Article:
Legal Issues and Legal Structure of Starting My Own GymTerm Paper

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Legal Issues and Legal Structure of Starting and Operating Anyname Fitness Center, LP

There are some interesting dynamics at work in determining the feasibility of creating any new enterprise in the current economic climate, but these issues are particularly pronounced as they relate to the establishment of a public gymnasium or other fitness-related business. On the one hand, fitness awareness has significantly increased through the American demographic, but on the other hand, the nation is faced with a virtual epidemic in obesity due in large part to the increasingly sedentary lifestyle that characterizes modern society. Despite these latter constraints, it is apparent that there are numerous examples of well-operated fitness-related facilities that are enjoying healthy profits, making the creation of such a facility a timely and relevant enterprise that also forms the focus of this study. The purpose of this paper was to provide a review of the relevant literature to identify and describe the legal structure of a gymnasium and some of the typical contractual arrangements that will be encountered during its establishment and as part of its day-to-day operation. To this end, an analysis of pertinent issues that should be taken into account that relate to the type of facility that is involved and corresponding management and marketing concerns is followed by a background of the activities involved in a typical gymnasium operated as a limited partnership, and a proposed business model for the partnership. A discussion of the various legal issues and documentary requirements that are involved in creating and operating a limited partnership is followed by a recommendation concerning how the enterprise should proceed and a summary of the research in the conclusion.

A.

WHY DOES a GYM FIT a NEED? Gymnasiums (hereinafter alternatively "gyms," "fitness centers" or "fitness facilities") serve a wide range of needs in contemporary American society, ranging from meeting the purely physical fitness-related needs of people to those that are more related to socialization and, by extension, romance and dating (Cruz-George, 2007. Therefore, the type of gym structure that is used and the specific corresponding legal factors that are involved will depend on the market being targeted. For example, gymnasiums providing services for single-sex gym classes in a private school setting will have very different legal considerations than a public co-ed facility that is targeting young, unmarried and affluent members of the community. Targeting this segment of the demographic would appear to be a good place to start for a new enterprise as well. For instance, Mealey (1997) examined the reasons why most people sought out a public gymnasium and the types of exercise equipment they used during their visits and found some interesting relationships between the two variables. The gym clientele that was found to be more interested in establishing relationships used exercise equipment that maximized their opportunities for communication with members of the opposite sex as well as those that accentuated the physical attributes the respondents believed were most attractive (Mealey, 1997). According to Mealey, "Many men and women who use athletic training equipment do so in an attempt to increase their physical attractiveness to potential mating partners and thus use athletic equipment in ways that would exaggerate physical, biological gender signals" (Mealy, 1997, p. 224).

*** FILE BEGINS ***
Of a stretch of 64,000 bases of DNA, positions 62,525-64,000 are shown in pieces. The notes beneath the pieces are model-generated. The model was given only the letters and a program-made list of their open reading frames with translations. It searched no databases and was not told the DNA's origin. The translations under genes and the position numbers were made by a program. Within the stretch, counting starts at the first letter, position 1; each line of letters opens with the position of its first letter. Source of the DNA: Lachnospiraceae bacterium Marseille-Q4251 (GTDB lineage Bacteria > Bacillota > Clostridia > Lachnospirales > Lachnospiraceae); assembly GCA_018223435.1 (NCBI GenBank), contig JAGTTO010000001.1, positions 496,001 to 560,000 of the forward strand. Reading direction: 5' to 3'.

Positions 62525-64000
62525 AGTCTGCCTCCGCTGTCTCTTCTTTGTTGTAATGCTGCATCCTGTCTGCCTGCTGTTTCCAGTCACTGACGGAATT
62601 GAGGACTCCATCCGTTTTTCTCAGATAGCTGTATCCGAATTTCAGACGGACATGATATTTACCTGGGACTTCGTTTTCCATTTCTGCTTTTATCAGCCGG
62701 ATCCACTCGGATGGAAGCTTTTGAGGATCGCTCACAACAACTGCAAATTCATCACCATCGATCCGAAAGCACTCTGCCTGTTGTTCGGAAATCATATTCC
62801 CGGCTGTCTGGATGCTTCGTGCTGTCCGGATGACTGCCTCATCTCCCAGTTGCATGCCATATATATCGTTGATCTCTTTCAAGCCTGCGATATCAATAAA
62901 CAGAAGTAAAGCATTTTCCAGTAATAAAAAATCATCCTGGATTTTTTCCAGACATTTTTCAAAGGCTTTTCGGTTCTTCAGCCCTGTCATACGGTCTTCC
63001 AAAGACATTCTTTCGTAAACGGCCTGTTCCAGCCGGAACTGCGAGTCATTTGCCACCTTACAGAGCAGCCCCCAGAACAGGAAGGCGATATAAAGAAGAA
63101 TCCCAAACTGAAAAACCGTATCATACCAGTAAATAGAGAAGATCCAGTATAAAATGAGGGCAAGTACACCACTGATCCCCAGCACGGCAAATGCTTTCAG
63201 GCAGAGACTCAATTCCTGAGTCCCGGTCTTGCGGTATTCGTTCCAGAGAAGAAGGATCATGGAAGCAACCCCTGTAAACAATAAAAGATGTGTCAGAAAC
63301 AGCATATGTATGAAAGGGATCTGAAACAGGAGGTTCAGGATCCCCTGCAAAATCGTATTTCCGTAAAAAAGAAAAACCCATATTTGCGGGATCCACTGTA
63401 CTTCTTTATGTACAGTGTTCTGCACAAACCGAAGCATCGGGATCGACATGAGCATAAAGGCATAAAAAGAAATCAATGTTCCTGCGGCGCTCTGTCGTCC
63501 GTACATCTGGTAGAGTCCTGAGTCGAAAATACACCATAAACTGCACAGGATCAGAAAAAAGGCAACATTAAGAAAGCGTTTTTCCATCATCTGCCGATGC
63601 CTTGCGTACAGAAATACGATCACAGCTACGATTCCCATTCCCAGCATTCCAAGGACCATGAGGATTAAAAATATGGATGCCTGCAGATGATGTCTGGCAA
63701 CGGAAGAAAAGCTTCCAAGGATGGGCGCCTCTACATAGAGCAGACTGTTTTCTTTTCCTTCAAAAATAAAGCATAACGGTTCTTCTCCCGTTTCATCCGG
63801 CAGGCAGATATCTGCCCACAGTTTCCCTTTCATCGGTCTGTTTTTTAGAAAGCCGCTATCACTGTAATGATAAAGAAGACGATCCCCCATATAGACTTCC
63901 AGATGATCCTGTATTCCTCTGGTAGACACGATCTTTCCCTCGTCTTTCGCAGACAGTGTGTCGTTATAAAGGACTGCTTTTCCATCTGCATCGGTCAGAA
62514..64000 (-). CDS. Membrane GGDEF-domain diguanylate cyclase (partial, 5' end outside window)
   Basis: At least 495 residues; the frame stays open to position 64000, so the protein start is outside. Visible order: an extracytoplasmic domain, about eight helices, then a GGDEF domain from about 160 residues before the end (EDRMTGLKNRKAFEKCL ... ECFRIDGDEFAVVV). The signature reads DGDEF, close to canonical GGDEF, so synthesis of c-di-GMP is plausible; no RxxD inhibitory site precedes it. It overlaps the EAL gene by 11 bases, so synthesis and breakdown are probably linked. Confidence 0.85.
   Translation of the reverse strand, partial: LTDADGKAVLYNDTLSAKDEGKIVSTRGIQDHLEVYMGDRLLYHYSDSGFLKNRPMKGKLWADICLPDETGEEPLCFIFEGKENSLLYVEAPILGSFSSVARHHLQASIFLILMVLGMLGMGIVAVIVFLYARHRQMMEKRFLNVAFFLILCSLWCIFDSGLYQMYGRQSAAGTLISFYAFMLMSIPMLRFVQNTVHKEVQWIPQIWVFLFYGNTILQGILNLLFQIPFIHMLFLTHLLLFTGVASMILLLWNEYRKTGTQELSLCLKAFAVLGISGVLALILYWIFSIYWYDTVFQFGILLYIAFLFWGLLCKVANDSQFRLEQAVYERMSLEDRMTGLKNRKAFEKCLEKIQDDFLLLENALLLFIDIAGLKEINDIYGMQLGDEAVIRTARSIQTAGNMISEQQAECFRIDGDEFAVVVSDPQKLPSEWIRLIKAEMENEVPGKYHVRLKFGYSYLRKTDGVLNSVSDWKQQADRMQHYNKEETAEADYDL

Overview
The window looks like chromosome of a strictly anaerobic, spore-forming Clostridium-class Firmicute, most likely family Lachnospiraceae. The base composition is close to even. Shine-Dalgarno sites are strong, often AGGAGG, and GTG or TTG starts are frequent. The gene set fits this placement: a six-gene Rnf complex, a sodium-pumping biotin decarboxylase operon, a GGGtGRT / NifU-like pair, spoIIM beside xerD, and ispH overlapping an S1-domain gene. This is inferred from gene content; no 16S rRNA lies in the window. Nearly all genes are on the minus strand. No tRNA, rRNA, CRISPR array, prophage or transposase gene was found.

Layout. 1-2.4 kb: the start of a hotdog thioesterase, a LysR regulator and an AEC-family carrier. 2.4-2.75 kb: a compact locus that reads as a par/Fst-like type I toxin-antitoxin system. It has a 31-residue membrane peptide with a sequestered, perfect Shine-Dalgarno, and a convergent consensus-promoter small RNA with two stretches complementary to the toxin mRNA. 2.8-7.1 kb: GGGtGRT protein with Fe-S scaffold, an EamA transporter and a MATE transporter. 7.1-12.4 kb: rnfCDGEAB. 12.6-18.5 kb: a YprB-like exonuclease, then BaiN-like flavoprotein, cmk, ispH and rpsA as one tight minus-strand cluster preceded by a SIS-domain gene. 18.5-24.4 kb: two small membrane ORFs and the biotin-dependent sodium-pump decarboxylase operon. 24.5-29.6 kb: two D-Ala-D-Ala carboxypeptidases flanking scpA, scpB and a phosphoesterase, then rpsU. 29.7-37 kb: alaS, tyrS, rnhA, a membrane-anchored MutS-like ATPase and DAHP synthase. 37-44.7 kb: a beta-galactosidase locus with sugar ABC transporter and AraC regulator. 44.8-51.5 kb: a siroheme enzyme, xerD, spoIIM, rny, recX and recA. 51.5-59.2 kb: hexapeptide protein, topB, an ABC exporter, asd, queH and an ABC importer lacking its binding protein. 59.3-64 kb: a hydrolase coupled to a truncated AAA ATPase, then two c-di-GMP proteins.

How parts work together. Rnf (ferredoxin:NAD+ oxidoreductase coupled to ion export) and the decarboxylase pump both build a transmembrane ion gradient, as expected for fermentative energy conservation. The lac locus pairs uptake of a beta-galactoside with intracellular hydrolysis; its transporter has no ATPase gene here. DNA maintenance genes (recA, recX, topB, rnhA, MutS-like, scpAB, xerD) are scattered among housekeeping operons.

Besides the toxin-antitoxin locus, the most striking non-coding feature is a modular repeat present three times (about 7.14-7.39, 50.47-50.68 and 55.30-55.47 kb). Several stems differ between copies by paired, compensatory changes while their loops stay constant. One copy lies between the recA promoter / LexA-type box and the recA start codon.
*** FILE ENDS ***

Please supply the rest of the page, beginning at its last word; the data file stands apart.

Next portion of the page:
These behaviors even extended to more recent innovations in physical fitness training equipment that are specifically intended to reduce gender-related disparities. In this regard, Mealy notes that, "Men tailored their workouts in ways that would enhance the musculature of the upper body, and women tailored their workouts in ways that would enhance leg and hip muscle" (p. 224). These findings held consistent for three independent samples of analyzed for both males and females, but were most pronounced among the younger, college-aged samples who reported that "appearance to opposite sex was one of the most important reasons for working out" (quoted in Mealey, 1997 at p. 224). Therefore, the age and gender(s) of the market being targeted will have some influence over what type of physical fitness equipment is used and what type of training regimens will be offered. In addition, the levels of privacy that a gym offers will directly relate to what type of market is being targeted.

B.